Joshua Radcliffe



The story for Kamen Rider is pretty simple; an evil organization, Shocker, is turning people into cyborgs, based on animals, in a plot for world domination. Kamen Rider is an escaped victim of this plot who is transformed into a cyborg, but with his mind intact. Using his new powers, he swears to destroy Shocker and bring peace back to the world. I’m a fan of the Kamen Rider television series, so I was quite excited when I picked up the manga. The story is more condensed than the show, as there’s fewer monsters Kamen Rider fights, but I had a lot of fun reading it. The manga does take its time with the action scenes and the author isn’t afraid to focus one scene into a double-page panel. The villains had a lot of personality and brought different challenges to Kamen Rider that were fun to see hit work through. My biggest critique of the story is the disappearance of a few characters half way through due to the change of the character who takes on the mantle of Kamen Rider. When that happened, the characters central to the first Rider (aka Kamen Rider Ichigo) completely disappeared unless needed for plot devices. I would have liked to see more development about those tertiary characters, but this is a manga targets for kids, so the focus on the hero is understandable. If you’re a fan of Kamen Rider, I would recommend picking up this great complete collection of the manga series that started it all. You won’t regret it!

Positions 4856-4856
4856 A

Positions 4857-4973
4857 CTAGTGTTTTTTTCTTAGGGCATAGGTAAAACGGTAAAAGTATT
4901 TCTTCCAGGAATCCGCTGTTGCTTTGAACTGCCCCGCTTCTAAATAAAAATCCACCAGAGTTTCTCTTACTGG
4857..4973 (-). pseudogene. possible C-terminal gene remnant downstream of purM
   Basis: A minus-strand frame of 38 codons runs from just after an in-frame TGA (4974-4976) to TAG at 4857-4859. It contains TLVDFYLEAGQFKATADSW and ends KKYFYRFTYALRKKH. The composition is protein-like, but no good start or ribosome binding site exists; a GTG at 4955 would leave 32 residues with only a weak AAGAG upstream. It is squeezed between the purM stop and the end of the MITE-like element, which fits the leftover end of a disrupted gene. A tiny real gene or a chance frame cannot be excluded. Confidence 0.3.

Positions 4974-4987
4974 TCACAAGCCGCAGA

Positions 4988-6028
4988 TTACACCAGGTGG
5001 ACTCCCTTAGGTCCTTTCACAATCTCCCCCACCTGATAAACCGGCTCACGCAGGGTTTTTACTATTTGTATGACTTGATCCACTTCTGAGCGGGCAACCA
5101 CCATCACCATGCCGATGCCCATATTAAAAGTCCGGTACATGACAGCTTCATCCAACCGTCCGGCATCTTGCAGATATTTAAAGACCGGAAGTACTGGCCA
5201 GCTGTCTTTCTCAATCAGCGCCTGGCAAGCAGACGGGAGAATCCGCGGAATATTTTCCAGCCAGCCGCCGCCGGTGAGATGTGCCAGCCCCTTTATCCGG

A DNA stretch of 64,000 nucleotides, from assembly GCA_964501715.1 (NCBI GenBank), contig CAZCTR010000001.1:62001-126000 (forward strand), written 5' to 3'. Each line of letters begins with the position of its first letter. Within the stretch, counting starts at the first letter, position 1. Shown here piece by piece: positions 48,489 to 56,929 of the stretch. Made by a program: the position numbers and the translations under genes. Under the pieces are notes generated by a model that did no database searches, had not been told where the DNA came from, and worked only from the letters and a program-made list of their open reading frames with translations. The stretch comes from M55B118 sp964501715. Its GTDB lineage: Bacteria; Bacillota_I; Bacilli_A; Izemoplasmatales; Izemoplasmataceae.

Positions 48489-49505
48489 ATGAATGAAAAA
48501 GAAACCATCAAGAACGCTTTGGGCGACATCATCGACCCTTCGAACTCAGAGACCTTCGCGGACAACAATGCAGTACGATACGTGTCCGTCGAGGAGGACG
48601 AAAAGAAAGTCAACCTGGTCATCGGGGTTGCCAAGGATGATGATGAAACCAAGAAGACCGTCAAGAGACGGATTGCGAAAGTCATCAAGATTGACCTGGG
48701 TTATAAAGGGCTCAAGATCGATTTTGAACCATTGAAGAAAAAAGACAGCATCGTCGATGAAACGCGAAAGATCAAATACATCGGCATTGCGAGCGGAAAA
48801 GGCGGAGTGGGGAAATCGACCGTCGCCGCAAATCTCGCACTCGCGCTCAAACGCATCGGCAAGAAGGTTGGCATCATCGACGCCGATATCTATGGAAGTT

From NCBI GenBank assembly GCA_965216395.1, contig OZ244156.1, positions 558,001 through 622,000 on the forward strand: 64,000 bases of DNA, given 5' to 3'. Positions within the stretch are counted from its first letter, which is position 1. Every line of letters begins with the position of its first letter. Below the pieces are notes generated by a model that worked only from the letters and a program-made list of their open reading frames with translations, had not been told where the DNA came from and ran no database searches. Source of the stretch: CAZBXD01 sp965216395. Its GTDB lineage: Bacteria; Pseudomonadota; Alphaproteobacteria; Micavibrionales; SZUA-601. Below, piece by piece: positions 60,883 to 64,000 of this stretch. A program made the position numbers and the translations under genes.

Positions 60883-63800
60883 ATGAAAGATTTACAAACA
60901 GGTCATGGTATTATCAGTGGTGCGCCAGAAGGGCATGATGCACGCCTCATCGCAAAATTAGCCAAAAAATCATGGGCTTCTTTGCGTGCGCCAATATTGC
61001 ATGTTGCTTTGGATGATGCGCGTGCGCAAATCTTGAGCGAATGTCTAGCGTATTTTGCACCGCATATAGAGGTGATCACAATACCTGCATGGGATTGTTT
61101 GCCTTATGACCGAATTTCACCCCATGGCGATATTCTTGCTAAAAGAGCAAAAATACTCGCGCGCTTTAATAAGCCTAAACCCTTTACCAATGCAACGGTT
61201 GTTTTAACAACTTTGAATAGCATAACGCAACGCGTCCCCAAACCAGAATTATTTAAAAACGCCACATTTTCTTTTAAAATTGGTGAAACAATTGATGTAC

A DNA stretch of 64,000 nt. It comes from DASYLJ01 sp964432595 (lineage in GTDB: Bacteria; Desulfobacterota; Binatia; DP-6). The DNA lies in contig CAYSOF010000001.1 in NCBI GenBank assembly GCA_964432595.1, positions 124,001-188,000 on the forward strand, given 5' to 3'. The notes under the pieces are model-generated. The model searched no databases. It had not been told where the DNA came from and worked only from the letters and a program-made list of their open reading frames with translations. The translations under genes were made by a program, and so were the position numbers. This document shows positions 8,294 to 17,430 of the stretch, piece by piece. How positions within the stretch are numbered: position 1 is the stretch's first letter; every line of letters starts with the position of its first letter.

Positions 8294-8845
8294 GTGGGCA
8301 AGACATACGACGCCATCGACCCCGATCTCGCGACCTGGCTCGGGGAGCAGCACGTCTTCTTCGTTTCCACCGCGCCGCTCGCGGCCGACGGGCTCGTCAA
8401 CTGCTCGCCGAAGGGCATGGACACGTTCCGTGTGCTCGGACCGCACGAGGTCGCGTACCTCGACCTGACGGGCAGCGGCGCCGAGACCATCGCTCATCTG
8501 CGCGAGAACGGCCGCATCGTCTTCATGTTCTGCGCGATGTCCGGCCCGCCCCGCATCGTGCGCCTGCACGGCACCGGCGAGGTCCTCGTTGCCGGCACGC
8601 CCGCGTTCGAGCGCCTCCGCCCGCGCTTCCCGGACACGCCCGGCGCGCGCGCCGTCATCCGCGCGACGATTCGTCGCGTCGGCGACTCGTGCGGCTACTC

Kamen Rider - the Classic Manga Collection imageKamen Rider - the Classic Manga Collection image

Kamen Rider - the Classic Manga Collection

Books | Shotaro Ishinomori

This was a great science fiction that uses the slow burn quite effectively. In it, the film asks questions of faith and religion in the wake of the discovery of intelligent life, which takes different approaches through the movie, which is a good, balance take about a sensitive subject. Like all good science fiction, the movie simply asks the questions and explores those questions without giving any definitive answers, which is something I really appreciate. The story through most of the movie is very consistent with its world-building, however I find the bias against the main character Ellie (Jodie Foster) for her not believing in God along with what is obviously sexism, to be a bit annoying, but it was the late-90s, so it keeps track with the cultural climate that I can’t fault for maintaining accuracy. But I think that overcoming those biases and persevering in spite of that showed a lot of strength of character for Ellie is a great female character in science fiction. I would recommend this film for any science fiction fan or anyone who is philosophically inclined as it stays with you well after the credits roll.

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Movies | Drama

The series as a whole was really good, with compelling characters in a fantastical setting. The first two seasons (based on the novels) were great with their world building and slow burn throughout to the end. The third season, sadly, lost me, mainly due to the idea that the “serpent” (tempter of Eve) was actually good and trying to free humanity from the control of the Authority. The Christian allegories are really obvious here, and it’s ideas that many people think the Illuminati believes. I personally didn’t care for those allegories, nor the ideas presented, and I think it detracted from what was an otherwise great story, and that’s just my opinion about that. The ending was heart-wrenching and left me heartbroken for Will and Lyra, which is a testament to how wonderfully they were written. Overall, this was a fun series, but the third season left me wanting more from the story than a twist of the Judeo-Christian creation story.

His Dark Materials imageHis Dark Materials image

His Dark Materials

Shows | Drama

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